Can trees planted in a traffic median pose a foreseeable danger to motorists?

atthewheel1-300x237Maybe, according to the California Supreme Court. Recently, the court ruled in Cordova v. City of Los Angeles that it’s possible the trees could be considered a dangerous condition of property if a jury deemed the risk was reasonably foreseeable. The city had argued it couldn’t be liable as a matter of law because the trees hadn’t caused the reckless driving of a third-party that resulted in the deaths of four young people and the serious injury of another.

However, the court determined it was not necessary for plaintiffs (representatives of decedents’ estates) to prove the trees caused the man’s reckless driving. Rather, it was only necessary for them to prove the trees were a dangerous condition that caused the injuries.

Cases like this show the ways in which a car accident lawsuit can involve complex legal matters. People have this tendency to think car accident cases are relatively straightforward in terms of negligence, liability and damages. However, there is often more to it than that, which is why hiring just any accident lawyer won’t benefit you. Injury victims should seek out a Fort Myers auto accident lawyer with adequate resources and proven experience and success.

Here, according to court record, a woman and four passengers were traveling on the inside lane of a divided roadway. As they approached an intersection, another vehicle veered into her lane. Although both sides dispute the speed of the vehicles, it’s generally agreed both cars were traveling well over the posted 35 mph speed limit. The impact of that crash sent the vehicle with five occupants spinning out-of-control. As it did so, it swung into the median and struck a row of several magnolia trees that were planted in that median, some seven feet from the roadway.

Even though all occupants were wearing seat belts, four were killed. The fifth suffered severe injuries.

At-fault driver was arrested at the scene and later convicted of four counts of vehicular manslaughter.

Later, plaintiffs – parents of three of those killed – filed a wrongful death lawsuit against the City of Los Angeles, alleging the trees posed a dangerous condition because they were located too close to the travel portion of the road. They asserted the city should have realized the danger posed to drivers who might lose control of their vehicles. Plaintiffs claimed this was a dangerous condition that proximately caused the injuries of their children.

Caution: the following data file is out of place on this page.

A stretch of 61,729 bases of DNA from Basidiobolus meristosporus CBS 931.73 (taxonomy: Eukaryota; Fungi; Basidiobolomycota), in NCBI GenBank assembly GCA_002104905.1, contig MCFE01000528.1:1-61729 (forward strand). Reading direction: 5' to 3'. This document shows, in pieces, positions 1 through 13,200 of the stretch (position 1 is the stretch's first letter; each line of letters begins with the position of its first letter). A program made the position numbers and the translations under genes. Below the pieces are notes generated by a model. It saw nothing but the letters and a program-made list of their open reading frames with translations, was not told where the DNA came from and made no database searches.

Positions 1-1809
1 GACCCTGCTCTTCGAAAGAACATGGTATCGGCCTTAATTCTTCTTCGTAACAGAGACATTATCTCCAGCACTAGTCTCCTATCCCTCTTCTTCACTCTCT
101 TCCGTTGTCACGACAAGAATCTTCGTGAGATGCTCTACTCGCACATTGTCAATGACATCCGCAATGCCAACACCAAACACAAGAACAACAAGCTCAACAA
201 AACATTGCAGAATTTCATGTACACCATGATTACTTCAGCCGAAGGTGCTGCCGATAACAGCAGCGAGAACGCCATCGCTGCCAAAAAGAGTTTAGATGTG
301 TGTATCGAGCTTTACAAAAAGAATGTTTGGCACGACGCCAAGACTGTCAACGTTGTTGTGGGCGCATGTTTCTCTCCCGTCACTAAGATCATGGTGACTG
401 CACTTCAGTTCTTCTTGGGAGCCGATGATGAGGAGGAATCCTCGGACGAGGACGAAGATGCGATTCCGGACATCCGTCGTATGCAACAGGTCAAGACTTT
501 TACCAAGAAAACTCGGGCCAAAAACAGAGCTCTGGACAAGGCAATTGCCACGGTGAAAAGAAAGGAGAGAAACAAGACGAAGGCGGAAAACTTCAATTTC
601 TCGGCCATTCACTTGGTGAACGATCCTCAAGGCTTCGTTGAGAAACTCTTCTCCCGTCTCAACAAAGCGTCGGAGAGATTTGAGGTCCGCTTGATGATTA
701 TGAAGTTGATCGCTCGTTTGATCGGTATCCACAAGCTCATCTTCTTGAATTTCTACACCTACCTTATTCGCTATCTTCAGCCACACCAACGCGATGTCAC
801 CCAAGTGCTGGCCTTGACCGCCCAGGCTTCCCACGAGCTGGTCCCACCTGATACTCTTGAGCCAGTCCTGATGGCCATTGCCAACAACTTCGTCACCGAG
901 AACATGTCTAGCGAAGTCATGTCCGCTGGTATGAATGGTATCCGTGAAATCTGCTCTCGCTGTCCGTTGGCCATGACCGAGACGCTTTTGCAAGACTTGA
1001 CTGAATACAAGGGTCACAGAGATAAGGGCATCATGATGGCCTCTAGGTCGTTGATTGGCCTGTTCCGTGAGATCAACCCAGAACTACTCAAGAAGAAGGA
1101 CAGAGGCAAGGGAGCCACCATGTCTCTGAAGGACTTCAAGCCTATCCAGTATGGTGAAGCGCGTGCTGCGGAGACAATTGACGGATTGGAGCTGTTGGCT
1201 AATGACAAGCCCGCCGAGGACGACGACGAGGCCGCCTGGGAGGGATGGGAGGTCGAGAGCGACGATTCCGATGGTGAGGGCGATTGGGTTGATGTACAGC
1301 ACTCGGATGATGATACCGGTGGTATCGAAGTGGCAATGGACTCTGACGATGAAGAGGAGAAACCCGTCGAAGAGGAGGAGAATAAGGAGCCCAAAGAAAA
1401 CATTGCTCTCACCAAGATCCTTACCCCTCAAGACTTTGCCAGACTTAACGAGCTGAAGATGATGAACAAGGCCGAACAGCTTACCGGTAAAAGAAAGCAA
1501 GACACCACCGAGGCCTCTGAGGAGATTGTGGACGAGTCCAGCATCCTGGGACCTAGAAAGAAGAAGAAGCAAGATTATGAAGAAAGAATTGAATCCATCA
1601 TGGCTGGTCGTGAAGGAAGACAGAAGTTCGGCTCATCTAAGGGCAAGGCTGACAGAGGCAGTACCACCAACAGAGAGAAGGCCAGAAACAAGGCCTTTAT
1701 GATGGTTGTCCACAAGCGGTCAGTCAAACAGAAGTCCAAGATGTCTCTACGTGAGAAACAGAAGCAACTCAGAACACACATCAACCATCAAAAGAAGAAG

City moved for summary judgment, saying the dangerous condition did not cause the reckless driving, which was the cause of decedents’ injuries.

In response, plaintiffs submitted numerous declarations from expert witnesses asserting the trees were too close to the road, and even provided several published, peer-reviewed studies asserting the same. There was also an analysis of 150 traffic accidents that occurred on that same portion of road, citing similar issues.

District court granted summary judgment to city and appeals court affirmed. However, the state high court reversed.

It’s not necessary, the court ruled, for the plaintiff to prove the trees caused the at-fault driver to operate his vehicle recklessly. Instead, plaintiffs need only show the trees were a proximate cause of decedents’ fatal injuries.

Thus, the case was remanded back to the lower court for trial.

If you have been a victim of a traffic accident, call Chalik & Chalik at (954) 476-1000 or 1 (800) 873-9040.

Additional Resources:

Cordova v. City of Los Angeles , Aug. 13, 2015, California Supreme Court

More Blog Entries:

Sleiter v. Am. Family Mut. Ins. Co. – UIM Benefits After School Bus Accident, Aug. 16, 2015, Fort Myers Car Accident Attorney Blog